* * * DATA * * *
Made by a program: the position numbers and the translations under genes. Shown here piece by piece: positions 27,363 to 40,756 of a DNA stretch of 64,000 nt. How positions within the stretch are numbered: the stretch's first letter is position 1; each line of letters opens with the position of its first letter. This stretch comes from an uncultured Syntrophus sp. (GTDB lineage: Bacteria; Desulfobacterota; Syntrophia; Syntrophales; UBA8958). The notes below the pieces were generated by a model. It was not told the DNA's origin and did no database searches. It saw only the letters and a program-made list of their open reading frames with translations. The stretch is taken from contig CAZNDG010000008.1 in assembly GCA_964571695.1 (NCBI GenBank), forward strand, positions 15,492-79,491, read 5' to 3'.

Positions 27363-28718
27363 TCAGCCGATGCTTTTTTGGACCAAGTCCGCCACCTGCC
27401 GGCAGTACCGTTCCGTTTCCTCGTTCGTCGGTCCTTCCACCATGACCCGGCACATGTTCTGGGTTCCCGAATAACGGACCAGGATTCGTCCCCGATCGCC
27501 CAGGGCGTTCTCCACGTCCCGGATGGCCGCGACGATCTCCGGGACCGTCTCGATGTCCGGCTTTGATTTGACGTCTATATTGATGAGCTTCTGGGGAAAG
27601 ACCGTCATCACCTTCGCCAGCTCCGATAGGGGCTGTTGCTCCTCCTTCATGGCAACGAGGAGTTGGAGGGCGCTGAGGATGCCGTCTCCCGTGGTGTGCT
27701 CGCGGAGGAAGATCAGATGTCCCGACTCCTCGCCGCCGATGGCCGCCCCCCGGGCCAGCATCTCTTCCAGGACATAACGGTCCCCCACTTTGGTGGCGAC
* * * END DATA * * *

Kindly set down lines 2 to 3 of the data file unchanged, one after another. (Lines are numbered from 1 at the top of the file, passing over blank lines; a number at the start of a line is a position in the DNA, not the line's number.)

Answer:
Positions 27363-28718
27363 TCAGCCGATGCTTTTTTGGACCAAGTCCGCCACCTGCC